A message is composed by a first line, which starts with the HTTP method, then contains the resource relative path, and the protocol version:

GET /a-page HTTP/1.1

After that, we need to add the HTTP request headers. As mentioned above, there are many headers, but the only mandatory one is Host:

GET /a-page HTTP/1.1
Host: flaviocopes.com

How can you test this? Using telnet. This is a command-line tool that lets us connect to any server and send it commands.

Open your terminal, and type telnet flaviocopes.com 80

This will open a terminal, that tells you

Trying 178.128.202.129...
Connected to flaviocopes.com.
Escape character is '^]'.

You are connected to the Netlify web server that powers my blog. You can now type:

GET /axios/ HTTP/1.1
Host: flaviocopes.com

and press enter on an empty line to fire the request.

The response will be:

HTTP/1.1 301 Moved Permanently
Cache-Control: public, max-age=0, must-revalidate
Content-Length: 46
Content-Type: text/plain
Date: Sun, 29 Jul 2018 14:07:07 GMT
Location: https://flaviocopes.com/axios/
Age: 0
Connection: keep-alive
Server: Netlify

Redirecting to https://flaviocopes.com/axios/

See, this is an HTTP response we got back from the server. It’s a 301 Moved Permanently request. See the HTTP status codes list to know more about the status codes.

It basically tells us the resource has permanently moved to another location.

Why? Because we connected to port 80, which is the default for HTTP, but on my server I set up an automatic redirection to HTTPS.

The new location is specified in the Location HTTP response header.

There are other headers, all described in the HTTP response headers list.

In both the request and the response, an empty line separates the request header from the request body. The response body in this case contains the string

Redirecting to https://flaviocopes.com/axios/

which is 46 bytes long, as specified in the Content-Length header. It is shown in the browser when you open the page, while it automatically redirects you to the correct location.

In this case we’re using telnet, the low-level tool that we can use to connect to any server, so we can’t have any kind of automatic redirect.

Let’s do this process again, now connecting to port 443, which is the default port of the HTTPS protocol. We can’t use telnet because of the SSL handshake that must happen.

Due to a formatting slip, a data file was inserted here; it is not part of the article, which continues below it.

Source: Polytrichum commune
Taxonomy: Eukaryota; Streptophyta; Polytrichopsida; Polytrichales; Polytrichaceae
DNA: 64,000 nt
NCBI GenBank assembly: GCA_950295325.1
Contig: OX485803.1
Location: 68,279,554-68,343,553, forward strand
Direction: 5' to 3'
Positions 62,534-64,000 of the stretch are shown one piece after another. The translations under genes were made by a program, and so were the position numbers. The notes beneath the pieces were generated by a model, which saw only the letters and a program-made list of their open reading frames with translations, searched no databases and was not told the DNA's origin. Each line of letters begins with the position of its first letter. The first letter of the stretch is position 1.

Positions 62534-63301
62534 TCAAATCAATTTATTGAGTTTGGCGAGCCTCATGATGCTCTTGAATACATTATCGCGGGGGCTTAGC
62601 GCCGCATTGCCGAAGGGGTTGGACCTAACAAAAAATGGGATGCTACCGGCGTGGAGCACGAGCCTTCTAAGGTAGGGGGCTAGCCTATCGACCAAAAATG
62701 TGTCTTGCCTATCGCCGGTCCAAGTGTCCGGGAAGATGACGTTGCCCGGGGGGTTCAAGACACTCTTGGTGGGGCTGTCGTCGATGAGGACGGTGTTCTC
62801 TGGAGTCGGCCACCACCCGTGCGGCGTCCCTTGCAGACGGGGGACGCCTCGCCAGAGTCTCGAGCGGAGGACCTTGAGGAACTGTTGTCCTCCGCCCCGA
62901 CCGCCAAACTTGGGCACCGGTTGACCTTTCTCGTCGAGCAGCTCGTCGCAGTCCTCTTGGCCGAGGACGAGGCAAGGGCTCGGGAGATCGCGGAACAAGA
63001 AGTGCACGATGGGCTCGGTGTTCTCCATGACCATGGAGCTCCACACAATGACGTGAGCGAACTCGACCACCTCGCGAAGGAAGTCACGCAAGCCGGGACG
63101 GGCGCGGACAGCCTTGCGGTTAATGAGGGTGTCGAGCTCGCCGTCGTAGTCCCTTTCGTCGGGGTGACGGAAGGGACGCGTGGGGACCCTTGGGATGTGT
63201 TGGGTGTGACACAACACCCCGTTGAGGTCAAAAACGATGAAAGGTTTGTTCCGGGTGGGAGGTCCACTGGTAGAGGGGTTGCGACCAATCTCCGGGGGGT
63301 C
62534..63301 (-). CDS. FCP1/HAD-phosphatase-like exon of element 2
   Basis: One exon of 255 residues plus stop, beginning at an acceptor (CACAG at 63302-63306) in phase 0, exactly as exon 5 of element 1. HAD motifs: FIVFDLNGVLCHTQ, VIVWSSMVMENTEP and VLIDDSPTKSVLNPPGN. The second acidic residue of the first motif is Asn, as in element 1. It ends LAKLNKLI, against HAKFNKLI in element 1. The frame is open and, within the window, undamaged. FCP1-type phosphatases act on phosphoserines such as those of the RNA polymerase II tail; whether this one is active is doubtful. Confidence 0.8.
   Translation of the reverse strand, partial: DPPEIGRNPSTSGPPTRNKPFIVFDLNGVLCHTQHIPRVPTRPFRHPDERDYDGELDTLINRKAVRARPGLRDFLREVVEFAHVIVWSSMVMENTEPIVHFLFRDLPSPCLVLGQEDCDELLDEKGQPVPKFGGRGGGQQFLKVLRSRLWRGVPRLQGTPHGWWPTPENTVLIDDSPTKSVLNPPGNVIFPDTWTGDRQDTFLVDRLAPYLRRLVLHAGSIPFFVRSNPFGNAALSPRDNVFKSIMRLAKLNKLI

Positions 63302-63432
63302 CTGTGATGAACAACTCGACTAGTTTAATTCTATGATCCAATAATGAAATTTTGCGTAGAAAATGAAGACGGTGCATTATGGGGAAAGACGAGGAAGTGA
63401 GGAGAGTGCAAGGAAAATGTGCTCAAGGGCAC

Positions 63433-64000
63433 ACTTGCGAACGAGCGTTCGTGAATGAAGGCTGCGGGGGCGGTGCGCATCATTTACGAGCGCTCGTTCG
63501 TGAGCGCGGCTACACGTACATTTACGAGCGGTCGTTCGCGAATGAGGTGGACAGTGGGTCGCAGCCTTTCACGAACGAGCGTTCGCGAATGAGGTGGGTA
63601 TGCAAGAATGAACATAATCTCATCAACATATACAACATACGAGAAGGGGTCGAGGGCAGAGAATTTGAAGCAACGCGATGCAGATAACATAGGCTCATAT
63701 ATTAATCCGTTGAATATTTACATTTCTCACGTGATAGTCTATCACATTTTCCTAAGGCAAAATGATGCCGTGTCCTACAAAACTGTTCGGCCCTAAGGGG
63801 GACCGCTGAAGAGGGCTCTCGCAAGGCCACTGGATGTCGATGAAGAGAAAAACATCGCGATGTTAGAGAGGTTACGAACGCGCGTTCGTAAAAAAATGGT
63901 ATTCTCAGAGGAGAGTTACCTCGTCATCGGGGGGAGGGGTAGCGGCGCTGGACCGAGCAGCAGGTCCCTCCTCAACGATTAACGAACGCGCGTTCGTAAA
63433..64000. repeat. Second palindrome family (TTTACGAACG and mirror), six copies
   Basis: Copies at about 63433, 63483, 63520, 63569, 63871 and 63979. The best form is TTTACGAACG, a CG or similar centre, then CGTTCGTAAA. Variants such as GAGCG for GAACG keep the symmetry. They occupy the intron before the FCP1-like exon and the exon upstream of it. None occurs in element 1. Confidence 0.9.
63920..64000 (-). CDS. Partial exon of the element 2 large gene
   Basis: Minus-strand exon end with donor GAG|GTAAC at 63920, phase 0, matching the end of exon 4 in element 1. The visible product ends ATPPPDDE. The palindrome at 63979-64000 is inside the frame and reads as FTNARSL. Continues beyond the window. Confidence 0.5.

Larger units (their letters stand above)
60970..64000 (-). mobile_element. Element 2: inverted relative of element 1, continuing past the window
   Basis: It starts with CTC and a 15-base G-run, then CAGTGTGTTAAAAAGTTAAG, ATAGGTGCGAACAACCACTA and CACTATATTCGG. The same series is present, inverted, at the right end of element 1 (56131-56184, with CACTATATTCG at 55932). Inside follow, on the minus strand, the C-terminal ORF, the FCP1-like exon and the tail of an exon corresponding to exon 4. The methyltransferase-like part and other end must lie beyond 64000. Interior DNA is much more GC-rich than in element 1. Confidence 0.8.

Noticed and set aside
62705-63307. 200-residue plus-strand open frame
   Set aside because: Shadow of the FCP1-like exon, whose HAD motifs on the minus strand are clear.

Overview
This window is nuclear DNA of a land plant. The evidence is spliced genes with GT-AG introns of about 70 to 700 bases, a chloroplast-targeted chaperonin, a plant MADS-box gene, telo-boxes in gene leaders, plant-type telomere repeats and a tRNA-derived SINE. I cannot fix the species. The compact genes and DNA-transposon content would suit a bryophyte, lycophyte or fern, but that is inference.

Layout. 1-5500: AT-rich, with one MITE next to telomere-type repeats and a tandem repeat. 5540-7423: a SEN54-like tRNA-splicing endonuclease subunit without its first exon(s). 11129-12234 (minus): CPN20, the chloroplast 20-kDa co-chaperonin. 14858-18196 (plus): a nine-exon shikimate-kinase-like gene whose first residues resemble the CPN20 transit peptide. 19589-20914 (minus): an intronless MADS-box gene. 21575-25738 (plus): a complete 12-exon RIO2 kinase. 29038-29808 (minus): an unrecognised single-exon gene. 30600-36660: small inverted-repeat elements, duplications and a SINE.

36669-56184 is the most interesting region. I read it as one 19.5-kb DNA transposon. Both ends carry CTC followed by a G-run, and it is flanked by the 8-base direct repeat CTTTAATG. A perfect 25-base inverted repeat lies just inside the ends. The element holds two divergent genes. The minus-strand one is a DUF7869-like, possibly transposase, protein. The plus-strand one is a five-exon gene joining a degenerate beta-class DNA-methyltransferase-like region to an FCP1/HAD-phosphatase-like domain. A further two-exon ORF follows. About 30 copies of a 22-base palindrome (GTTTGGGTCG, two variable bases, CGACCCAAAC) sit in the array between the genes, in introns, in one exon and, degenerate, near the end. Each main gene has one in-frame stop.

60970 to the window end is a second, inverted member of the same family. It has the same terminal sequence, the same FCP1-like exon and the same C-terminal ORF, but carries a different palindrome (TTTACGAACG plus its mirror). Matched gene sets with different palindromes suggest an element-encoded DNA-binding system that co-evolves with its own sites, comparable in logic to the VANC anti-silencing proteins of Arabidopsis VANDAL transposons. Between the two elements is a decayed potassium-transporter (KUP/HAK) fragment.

Let’s keep things simple and use curl, another command-line tool. We cannot directly type the HTTP request, but we’ll see the response:

curl -i https://flaviocopes.com/axios/

this is what we’ll get in return:

HTTP/1.1 200 OK
Cache-Control: public, max-age=0, must-revalidate
Content-Type: text/html; charset=UTF-8
Date: Sun, 29 Jul 2018 14:20:45 GMT
Etag: "de3153d6eacef2299964de09db154b32-ssl"
Strict-Transport-Security: max-age=31536000
Age: 152
Content-Length: 9797
Connection: keep-alive
Server: Netlify

<!DOCTYPE html> <html prefix=“og: http://ogp.me/ns#” lang=“en”> <head> <meta charset=“utf-8”> <meta http-equiv=“X-UA-Compatible” content=“IE=edge”> <title>HTTP requests using Axios</title> …

I cut the response, but you can see that the HTML of the page is being returned now.

Other resources

An HTTP server will not just transfer HTML files, but typically it will also serve other files: CSS, JS, SVG, PNG, JPG, lots of different file types.

This depends on the configuration.

HTTP is perfectly capable of transferring those files as well, and the client will know about the file type, thus interpret them in the right way.

This is how the web works: when an HTML page is retrieved by the browser, it’s interpreted and any other resource it needs to display property (CSS, JavaScript, images..) is retrieved through additional HTTP requests to the same server.